Aesthetics and a Secondary Use of ‚Meaning‘?On Stephen Mulhall’s Vision of Wittgenstein
Aesthetics and a Secondary Use of ‚Meaning‘?
On Stephen Mulhall’s Vision of Wittgenstein


Stephen Mulhall’s reading of Wittgenstein in Inheritance & Originality and earlier in On being in the world takes the remarks on aspect-perception and the ‘experience of meaning’ in section xi of PI II to contain a major enhancement and revision of the conception of language prevailing in part I of PI. After briefly sketching Mulhall’s position two questions shall be discussed: 1) whether it can be argued to meet the intentions of Wittgenstein’s text regarding its genesis and 2) is it justified to object, as Justin Good does, that Mulhall’s notion of continuous aspect-perception exceeds the limits of grammatical investigation and presents a metaphysical claim?

Table of contents

    1. ‘Secondary’ sense as a limitation to the appeal to ordinary language

    In the Excursus on Wittgenstein‘s vision of language within his book The Claim of Reason Stanley Cavell tries to account for the ‘generality’ of ordinary language terms – combining the flexibility to be used in various, even unforeseen ways with being constant and rule-governed – by proposing the notion of their projection into new contexts (cf. Cavell 1979, p. 169 & 180). Following caveat is made at the end of this section:

    It is of immediate relevance to what I have been asking about Wittgenstein‘s view of language, and indicates one general and important limitation in my account, to notice that in moving, in Part II of the Investigations, to “figurative” or “secondary” senses of a word (which Wittgenstein explicitly says are not “metaphorical senses”, cf. Investigations, p. 216), Wittgenstein is moving more concentratedly to regions of a word’s use which cannot be assured or explained by an appeal to its ordinary language games (in this, these uses are like metaphorical ones). Such uses have consequences in the kind of understanding and communication they make possible. I want to say: It is such shades of sense, intimations of meaning, which allow certain kinds of subtlety or delicacy of communication; the connection is intimate, but fragile. (Cavell 1979, p. 189; PI 184)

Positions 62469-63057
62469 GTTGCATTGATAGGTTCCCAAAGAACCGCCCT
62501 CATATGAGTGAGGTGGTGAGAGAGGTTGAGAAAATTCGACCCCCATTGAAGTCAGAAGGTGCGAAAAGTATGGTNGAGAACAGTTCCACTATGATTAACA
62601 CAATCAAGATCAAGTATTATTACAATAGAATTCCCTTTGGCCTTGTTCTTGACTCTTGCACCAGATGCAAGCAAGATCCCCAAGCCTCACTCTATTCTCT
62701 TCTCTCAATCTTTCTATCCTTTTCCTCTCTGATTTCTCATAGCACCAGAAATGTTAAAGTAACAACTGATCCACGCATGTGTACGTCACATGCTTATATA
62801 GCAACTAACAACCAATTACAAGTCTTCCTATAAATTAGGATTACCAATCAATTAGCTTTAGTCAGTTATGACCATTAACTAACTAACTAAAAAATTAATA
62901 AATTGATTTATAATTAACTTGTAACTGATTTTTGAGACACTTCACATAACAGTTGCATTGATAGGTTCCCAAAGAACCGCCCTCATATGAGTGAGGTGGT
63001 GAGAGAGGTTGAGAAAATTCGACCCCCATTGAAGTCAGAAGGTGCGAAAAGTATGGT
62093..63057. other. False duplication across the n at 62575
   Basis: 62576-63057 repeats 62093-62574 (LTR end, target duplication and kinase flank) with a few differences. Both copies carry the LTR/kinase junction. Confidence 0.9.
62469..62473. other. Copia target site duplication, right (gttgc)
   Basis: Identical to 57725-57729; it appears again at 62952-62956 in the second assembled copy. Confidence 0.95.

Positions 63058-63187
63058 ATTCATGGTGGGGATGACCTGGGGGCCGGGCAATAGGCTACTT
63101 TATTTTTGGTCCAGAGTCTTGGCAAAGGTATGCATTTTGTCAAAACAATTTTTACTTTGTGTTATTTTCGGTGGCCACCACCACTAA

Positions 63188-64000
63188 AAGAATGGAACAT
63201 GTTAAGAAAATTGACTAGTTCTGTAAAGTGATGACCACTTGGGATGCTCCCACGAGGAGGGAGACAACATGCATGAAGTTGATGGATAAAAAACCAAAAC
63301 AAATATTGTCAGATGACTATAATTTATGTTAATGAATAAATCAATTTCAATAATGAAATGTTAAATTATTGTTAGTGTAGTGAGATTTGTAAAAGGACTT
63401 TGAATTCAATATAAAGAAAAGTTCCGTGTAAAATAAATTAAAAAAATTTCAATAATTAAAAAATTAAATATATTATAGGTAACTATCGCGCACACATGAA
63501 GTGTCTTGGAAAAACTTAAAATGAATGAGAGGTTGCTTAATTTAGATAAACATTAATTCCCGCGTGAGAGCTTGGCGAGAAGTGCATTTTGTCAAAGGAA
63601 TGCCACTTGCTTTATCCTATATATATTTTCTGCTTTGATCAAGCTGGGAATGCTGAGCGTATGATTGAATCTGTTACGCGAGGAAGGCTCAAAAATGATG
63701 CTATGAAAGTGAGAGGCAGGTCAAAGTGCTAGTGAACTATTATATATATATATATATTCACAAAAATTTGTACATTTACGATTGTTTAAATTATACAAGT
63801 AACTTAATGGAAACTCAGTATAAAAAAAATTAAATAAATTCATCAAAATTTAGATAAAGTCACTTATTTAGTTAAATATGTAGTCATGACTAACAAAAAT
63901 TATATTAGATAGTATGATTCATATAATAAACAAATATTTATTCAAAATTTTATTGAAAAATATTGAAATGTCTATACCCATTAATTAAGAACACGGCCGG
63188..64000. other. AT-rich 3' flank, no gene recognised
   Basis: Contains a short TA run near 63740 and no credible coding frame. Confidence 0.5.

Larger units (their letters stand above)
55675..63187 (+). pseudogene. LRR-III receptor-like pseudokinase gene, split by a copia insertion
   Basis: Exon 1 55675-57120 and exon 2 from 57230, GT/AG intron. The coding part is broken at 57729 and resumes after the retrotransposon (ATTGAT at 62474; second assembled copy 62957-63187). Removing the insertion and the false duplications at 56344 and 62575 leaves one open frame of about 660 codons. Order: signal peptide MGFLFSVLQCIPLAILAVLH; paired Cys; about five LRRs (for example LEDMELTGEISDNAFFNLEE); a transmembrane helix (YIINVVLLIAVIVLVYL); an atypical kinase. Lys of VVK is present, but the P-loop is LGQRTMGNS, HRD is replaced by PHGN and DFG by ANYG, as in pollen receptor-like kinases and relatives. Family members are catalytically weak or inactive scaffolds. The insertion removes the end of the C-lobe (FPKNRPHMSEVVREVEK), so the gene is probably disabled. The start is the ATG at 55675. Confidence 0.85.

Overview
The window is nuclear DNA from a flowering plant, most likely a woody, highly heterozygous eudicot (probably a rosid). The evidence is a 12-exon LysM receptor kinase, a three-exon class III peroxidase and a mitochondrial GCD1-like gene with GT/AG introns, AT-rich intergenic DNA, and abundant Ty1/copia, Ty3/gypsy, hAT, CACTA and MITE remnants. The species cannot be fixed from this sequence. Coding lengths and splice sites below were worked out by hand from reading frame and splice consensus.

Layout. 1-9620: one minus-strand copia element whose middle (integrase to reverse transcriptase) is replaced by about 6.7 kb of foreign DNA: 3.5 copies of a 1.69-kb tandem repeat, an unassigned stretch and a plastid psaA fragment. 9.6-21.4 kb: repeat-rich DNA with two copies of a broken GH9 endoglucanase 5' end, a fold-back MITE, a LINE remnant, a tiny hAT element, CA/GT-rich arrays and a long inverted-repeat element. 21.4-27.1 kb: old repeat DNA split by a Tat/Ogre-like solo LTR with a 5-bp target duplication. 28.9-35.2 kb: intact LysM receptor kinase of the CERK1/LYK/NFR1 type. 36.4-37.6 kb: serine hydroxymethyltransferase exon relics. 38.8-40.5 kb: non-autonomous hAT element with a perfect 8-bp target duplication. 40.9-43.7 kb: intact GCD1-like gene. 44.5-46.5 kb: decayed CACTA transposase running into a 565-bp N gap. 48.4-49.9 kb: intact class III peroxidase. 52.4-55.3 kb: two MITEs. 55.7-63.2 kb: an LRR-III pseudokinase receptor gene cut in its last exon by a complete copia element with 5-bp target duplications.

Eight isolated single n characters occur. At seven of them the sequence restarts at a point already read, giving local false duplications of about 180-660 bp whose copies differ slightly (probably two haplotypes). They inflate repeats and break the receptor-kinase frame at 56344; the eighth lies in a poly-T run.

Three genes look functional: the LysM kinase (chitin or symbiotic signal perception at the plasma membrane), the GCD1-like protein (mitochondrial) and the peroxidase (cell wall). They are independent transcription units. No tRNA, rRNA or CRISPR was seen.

In the case of ‘figurative’ or ‘secondary’ use of words the tie to ordinary usage, which following Cavell’s conception guides the application of words in new contexts, looses its explanatory power. Such a way of employing words is no longer supported by well established conventions. Even though they mark a limitation of Cavell’s account of how innovation and variation in language use are rooted in ordinary usage, those ‘shades of meaning’ – as well ‘intimate’ as ‘fragile’, – do play an important role notably in his writings on aesthetics. Here they are discussed within the context of the relationship between individual and society, as it is expressed in our usage of and attitude towards language. (For an account how the dialectic of uniqueness and commonness appears in literature and philosophy cf. Cavell 1988, p. 132.)

    Mulhall’s picture of language as ‘second nature’

    Whilst Cavell in his philosophical response to scepticism in The Claim of Reason points out that ‘secondary’ meaning, as it is discussed in Part II of PI, invokes a limitation of the appeal to the authority of ordinary language, Stephen Mulhall takes the remarks on ‘experience of meaning’ and aspect-perception to be pivotal within the “Vision of Language” (Mulhall 2001, p. 28), which he attributes to Wittgenstein. This is exemplified by Mulhall‘s reading of PI in Inheritance & Originality, which directly proceeds from the discussion of rule following in part I of PI to the matter of aspect-dawning and aspect-perception. Those concepts, according to Mulhall, provide the key to a profound understanding of the former. Mulhall’s treatment of the contro versy between Hacker/Baker and Malcolm on rule following, which he conceives to illustrate different “aspects of the specifically mathematical idea of an iterative series” (2001, p. 145), shows similarities with an unfinished essay of Gordon Baker, who suggests an analogy between aspects and Wittgenstein’s use of the term Auffassung (conception) (cf. 2006, p. 283). More than being merely one subject matter among others Mulhall takes the concept of aspect-perception to be of major relevance to Wittgenstein’s way of approaching philosophical problems.